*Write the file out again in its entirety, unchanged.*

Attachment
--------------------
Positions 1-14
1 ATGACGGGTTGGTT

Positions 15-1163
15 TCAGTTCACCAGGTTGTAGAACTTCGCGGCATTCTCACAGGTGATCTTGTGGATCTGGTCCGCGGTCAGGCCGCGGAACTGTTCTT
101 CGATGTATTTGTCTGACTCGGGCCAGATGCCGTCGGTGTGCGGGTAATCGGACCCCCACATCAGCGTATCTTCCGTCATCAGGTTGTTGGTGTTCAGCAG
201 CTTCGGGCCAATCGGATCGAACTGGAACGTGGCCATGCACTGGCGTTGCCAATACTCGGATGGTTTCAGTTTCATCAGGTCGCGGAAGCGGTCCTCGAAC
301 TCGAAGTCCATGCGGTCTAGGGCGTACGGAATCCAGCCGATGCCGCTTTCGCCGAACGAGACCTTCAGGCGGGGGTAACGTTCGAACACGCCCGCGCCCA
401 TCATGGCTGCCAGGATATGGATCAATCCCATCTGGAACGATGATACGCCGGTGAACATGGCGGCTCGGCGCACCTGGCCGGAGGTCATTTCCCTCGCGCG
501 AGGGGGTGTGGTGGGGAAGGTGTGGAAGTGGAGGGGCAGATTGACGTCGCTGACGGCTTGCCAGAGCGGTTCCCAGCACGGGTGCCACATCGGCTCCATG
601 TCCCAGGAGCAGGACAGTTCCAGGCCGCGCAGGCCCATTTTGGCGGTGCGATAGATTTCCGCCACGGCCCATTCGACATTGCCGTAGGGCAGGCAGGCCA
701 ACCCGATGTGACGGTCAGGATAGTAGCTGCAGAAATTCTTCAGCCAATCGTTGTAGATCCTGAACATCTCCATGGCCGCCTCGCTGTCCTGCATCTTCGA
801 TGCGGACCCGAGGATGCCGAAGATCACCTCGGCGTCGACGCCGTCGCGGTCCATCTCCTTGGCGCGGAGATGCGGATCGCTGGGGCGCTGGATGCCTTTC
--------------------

Positions 1-14
1 ATGACGGGTTGGTT

Positions 15-1163
15 TCAGTTCACCAGGTTGTAGAACTTCGCGGCATTCTCACAGGTGATCTTGTGGATCTGGTCCGCGGTCAGGCCGCGGAACTGTTCTT
101 CGATGTATTTGTCTGACTCGGGCCAGATGCCGTCGGTGTGCGGGTAATCGGACCCCCACATCAGCGTATCTTCCGTCATCAGGTTGTTGGTGTTCAGCAG
201 CTTCGGGCCAATCGGATCGAACTGGAACGTGGCCATGCACTGGCGTTGCCAATACTCGGATGGTTTCAGTTTCATCAGGTCGCGGAAGCGGTCCTCGAAC
301 TCGAAGTCCATGCGGTCTAGGGCGTACGGAATCCAGCCGATGCCGCTTTCGCCGAACGAGACCTTCAGGCGGGGGTAACGTTCGAACACGCCCGCGCCCA
401 TCATGGCTGCCAGGATATGGATCAATCCCATCTGGAACGATGATACGCCGGTGAACATGGCGGCTCGGCGCACCTGGCCGGAGGTCATTTCCCTCGCGCG
501 AGGGGGTGTGGTGGGGAAGGTGTGGAAGTGGAGGGGCAGATTGACGTCGCTGACGGCTTGCCAGAGCGGTTCCCAGCACGGGTGCCACATCGGCTCCATG
601 TCCCAGGAGCAGGACAGTTCCAGGCCGCGCAGGCCCATTTTGGCGGTGCGATAGATTTCCGCCACGGCCCATTCGACATTGCCGTAGGGCAGGCAGGCCA
701 ACCCGATGTGACGGTCAGGATAGTAGCTGCAGAAATTCTTCAGCCAATCGTTGTAGATCCTGAACATCTCCATGGCCGCCTCGCTGTCCTGCATCTTCGA
801 TGCGGACCCGAGGATGCCGAAGATCACCTCGGCGTCGACGCCGTCGCGGTCCATCTCCTTGGCGCGGAGATGCGGATCGCTGGGGCGCTGGATGCCTTTC